A comprehensive introductory text for students studying a wide range of courses concerned with animal management, zoo biology and wildlife conservation, but zookeepers and other zoo professionals can also gain a lot from reading it. It is divided into three parts. Part 1 considers the function of zoos, their history, how zoos are managed, ethics, zoo legislation, and wildlife conservation law. Part 2 discusses the design of zoos and zoo architecture, animal nutrition, reproduction, animal behaviour (including enrichment and training), animal welfare, veterinary care, animal handling and transportation. Part 3 looks at captive breeding programmes, genetics, population biology, record keeping, the educational role of zoos, and visitor behaviour. It concludes with a discussion of the role of zoos in the conservation of species in the wild and in species reintroductions. This book takes an international perspective and includes a great many examples of how zoos are operated in the U.K. and the rest of Europe, North America and Australasia.
1998. SHEPHERDSON, DAVID J., MELLEN, JILL D., and HUTCHINS, MICHAEL (editors). Second Nature: Environmental Enrichment for Captive Animals. Smithsonian Institution Press, Washington and London. Pb. 376 pp.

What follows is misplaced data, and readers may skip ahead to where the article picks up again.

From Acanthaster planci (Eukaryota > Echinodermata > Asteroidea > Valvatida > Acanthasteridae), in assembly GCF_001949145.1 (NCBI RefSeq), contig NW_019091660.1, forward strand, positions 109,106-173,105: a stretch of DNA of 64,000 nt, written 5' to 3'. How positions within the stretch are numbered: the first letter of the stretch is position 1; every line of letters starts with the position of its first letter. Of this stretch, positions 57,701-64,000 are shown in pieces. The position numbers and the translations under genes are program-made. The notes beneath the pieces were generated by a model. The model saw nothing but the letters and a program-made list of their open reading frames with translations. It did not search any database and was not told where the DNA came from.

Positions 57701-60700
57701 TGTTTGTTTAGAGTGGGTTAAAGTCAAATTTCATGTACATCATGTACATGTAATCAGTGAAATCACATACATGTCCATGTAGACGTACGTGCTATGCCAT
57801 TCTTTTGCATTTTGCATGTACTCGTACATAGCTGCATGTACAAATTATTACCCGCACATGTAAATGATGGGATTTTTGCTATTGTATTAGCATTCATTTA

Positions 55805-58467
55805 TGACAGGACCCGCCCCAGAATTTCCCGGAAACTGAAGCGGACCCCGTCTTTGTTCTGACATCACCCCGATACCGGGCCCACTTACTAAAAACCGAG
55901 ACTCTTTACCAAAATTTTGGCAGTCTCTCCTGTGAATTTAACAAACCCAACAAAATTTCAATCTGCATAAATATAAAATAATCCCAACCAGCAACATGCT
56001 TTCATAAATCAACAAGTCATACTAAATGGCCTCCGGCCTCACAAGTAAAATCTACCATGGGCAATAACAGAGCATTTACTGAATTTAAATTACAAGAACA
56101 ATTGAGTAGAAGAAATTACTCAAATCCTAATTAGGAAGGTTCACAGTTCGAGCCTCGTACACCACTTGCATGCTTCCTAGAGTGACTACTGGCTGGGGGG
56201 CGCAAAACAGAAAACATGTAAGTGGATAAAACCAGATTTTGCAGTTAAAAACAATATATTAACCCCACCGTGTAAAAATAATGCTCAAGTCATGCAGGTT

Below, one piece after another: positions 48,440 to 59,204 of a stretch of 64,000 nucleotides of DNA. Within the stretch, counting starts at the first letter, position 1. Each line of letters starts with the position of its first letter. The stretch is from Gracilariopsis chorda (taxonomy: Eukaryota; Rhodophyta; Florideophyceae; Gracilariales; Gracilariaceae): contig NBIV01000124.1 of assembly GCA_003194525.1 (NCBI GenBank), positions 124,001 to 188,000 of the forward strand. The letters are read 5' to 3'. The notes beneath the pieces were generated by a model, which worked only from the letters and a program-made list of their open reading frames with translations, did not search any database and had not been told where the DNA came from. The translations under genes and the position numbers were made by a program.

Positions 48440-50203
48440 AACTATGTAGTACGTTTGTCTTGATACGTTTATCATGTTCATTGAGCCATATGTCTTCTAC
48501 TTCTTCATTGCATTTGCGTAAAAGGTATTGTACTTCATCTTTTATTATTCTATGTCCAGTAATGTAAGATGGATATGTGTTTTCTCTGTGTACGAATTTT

A paperback reissue of a book originally bound in cloth. A total of thirty-eight contributors discuss the various ingenious methods in use in zoological gardens to address animals' psychological needs. A useful book, albeit one intended more for the zoo professional or academic than the average zoo visitor. Short on illustrations. Just two monochrome photographs (showing social grooming between macaques) seem almost arbitrarily chosen. Foreword by Terry Maple.
2011. SHERIDAN, ANTHONY. What Zoos Can Do: The Leading Zoological Gardens of Europe 2010-2020. Pb. 388 pp. English and German editions.
Analyses 80 leading zoological gardens in 21 European countries. The 19 chapters discuss such topics as the role of the zoo director, landscaping and design, education, ex-situ and in-situ conservation, marketing and commercial operations, zoo transformations, visitor numbers, the most popular mammalian species, the largest collections, national and regional zoo associations, and looks ahead to what zoos may be like by the year 2020. The author is making no money out of the sale of this book (indeed, it has cost him a lot of money to research and travel to many of the zoos featured) as all profits from the sale of the book are being donated to "Stiftung Artenschutz", a German conservation organisation, based at Munster Zoo, for a new project in Vietnam for the conservation of the Yellow-cheeked Crested Gibbon (Nomascus gabriellae). A 64-page updated supplement, intended to be read in conjunction with the original book, was published in 2013 and, among other features, includes 12 additional zoos, most from eastern European countries.
2008. SIMONS, JOHN. Rossetti's Wombat. Middlesex University Press. Pb. 142 pp. Illustrated (b/w photos).
1982. STANDRING, GILLIAN. The Zoo Book. Macdonald & Co. Ltd., London. Hb. 61 pp.